Drupal - Part Two
By dougm on Sep 03, 2009
Designing a good website is a lot of work. Keep it Simple is always good advice. Also, take things one at a time and make sure they work before going on to the next feature. In all cases, you should think carefully about what you want and how you might want to achieve it. OpenSolaris plus Drupal can make this process a bit simpler and easier to recover from mistakes. The ZFS snapshot mechanism can save the current state of your configuration and let you go back to a previous, working version, if you do something wrong. Drupal usually can let you undo things, but if you don't remember what you did, the snapshot makes it easy to recover.
If you are looking for more information on how to do things with Drupal, there are a number of good books on the subject. The series by Packt Publishing have received good reviews. There are others available as well.
You should also register on the Drupal site so that you can post to the forums. There is also a security list that will let you know when a security problem has been found that you might want to fix on your site.
Some will want to jump in and make the site look better, but sometimes it is best to get it working with the necessary functionality and change the theme later. That is one of the advantages of the Drupal themeing mechanism. You can change themes at any time and the website gets a new look but the underlying functionality is going to continue to work. The default theme, Garland, is plain but functional. Work on some of the other features while thinking about what you might want it to look like. Then explore the available themes that you can start with. There are quite a few to choose from.
What are the basic features you might need? You should list these and then see which Drupal modules might meet your needs. Take some care here since there are usually multiple modules that might meet your needs, but some may not work on Drupal 6 and others may work but are no longer supported. This is usually fairly clear in the module description.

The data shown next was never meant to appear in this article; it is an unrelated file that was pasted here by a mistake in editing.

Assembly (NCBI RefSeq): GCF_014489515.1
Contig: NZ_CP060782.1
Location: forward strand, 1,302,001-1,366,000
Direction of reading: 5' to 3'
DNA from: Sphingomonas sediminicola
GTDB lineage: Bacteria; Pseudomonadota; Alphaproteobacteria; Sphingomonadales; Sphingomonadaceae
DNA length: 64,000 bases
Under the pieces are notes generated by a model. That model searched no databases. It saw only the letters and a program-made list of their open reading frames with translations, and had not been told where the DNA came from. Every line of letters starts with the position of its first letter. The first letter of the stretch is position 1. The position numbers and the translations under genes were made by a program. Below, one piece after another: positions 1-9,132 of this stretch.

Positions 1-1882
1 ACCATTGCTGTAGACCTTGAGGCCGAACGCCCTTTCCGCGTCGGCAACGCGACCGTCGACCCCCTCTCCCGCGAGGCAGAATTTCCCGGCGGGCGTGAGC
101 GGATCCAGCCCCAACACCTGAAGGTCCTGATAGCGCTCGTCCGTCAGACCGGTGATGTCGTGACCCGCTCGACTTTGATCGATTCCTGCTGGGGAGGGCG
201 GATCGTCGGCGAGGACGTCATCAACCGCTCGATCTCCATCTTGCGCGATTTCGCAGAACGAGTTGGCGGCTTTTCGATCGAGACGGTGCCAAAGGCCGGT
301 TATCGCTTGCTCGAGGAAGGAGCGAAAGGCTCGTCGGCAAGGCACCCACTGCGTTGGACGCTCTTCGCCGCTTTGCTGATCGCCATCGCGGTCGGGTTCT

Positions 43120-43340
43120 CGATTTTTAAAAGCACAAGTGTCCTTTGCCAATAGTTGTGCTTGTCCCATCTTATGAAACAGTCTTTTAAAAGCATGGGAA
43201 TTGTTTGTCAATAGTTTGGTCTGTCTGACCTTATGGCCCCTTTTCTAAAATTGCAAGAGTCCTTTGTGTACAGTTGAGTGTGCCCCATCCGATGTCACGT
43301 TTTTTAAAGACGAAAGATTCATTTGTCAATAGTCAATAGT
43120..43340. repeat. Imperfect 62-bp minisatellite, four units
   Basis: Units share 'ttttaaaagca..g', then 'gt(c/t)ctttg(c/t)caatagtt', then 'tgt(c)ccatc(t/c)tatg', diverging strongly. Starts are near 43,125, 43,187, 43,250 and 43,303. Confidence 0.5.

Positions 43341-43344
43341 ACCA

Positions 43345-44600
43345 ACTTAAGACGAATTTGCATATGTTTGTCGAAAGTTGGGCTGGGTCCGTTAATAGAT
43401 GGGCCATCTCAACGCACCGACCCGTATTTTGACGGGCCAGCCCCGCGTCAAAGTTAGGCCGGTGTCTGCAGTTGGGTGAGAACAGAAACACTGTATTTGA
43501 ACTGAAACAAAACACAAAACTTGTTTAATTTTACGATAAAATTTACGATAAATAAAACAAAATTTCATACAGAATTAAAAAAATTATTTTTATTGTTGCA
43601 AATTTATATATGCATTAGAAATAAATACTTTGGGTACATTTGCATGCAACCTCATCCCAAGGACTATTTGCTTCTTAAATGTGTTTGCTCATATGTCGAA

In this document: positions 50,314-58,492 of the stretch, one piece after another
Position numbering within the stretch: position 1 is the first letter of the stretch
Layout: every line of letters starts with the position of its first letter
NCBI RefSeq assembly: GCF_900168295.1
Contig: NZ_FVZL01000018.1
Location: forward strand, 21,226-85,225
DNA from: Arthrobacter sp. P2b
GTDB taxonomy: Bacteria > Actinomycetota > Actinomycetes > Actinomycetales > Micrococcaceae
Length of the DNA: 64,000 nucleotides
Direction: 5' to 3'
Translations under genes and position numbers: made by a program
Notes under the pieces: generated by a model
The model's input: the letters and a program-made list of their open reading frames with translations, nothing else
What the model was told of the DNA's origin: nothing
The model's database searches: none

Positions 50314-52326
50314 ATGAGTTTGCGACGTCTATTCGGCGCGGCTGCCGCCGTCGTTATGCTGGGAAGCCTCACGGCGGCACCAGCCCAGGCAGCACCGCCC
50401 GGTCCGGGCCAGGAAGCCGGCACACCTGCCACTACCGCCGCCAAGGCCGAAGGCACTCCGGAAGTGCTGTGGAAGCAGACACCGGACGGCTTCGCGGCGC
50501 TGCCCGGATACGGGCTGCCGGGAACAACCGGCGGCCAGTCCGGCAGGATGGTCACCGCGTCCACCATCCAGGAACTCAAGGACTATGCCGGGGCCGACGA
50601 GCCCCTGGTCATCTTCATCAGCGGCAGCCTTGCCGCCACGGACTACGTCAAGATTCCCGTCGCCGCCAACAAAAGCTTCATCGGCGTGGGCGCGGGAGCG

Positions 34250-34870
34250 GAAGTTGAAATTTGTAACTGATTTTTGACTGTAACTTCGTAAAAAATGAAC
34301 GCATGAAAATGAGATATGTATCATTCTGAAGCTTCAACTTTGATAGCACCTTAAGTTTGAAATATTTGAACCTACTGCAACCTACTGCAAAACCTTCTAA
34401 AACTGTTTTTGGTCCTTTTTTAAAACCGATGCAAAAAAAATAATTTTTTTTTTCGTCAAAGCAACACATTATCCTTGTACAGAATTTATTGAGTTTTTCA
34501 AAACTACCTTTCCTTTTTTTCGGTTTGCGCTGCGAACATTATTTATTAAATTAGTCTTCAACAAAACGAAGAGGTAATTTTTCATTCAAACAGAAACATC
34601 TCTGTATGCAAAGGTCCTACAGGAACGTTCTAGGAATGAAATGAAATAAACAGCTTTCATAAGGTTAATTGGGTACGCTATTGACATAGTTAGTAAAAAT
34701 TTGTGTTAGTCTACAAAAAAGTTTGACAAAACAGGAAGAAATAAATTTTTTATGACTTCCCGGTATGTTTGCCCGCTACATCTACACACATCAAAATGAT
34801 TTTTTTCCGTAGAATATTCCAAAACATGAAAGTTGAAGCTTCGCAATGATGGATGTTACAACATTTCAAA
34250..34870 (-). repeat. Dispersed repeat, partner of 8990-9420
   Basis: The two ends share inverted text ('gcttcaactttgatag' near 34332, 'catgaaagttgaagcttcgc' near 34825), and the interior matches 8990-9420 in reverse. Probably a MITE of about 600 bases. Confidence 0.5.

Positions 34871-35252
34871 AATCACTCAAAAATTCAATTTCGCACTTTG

Are there third-party applications that you might want to use? A number may already be integrated into Drupal. One of my favorites is Gallery 2. This application has been integrated into Drupal such that it appears to be part of the Drupal system. Google maps is another that can be easily used.
Drupal's built-in forum system is adequate for a lot of users, but you may want something more elaborate. There are others that have integration modules available for Drupal as well. The same is true for blog support. If you need a website with different sections that have different capabilities, you might want to explore Organic Groups. Make sure you understand how they work before plunging in since OG can be confusing.
When downloading new modules, untar the file into sites/all/modules in order to keep add-on modules separate from the core modules. Once a module is installed, you can go to the Site Building/Modules section of the Administration section of your website. First you enable it and then you can go to the administer by module page to configure the module.
Along with the various modules available, there is a full implementation of roles for users with access control based on the role(s) a user is assigned to. The most useful feature here is that you can delegate the ability to post text to some users and not allow others to even see it.
What does all of this have to do with small systems? It doesn't really take much of a server to be able to support Drupal unless you are going to have a very large number of active users. Some of the small servers available today are much more powerful than some of the big servers of only a year or two ago. Memory is usually the limiting factor, so choose a system that has 2 or more gigabyte address space for such a server.
Back to themes. The default themes in Drupal are functional, if not the most exciting. They all pretty much let you change the title of the website, provide a slogan and/or mission statement and most let you place your logo and favicon on the site as well. Themes, like modules, should be installed in the site specific directory. Themes go in sites/all/themes. Some interesting themes that are availbable are Zen (an easily customized and modifed theme), Acquia Marina, Acquia Slate, Abarre, and quite a few others. Once installed on your system, you can easily see how your site will look once you configure the theme. It is also possible to allow users to choose which of a selection of themes they will see when logged in.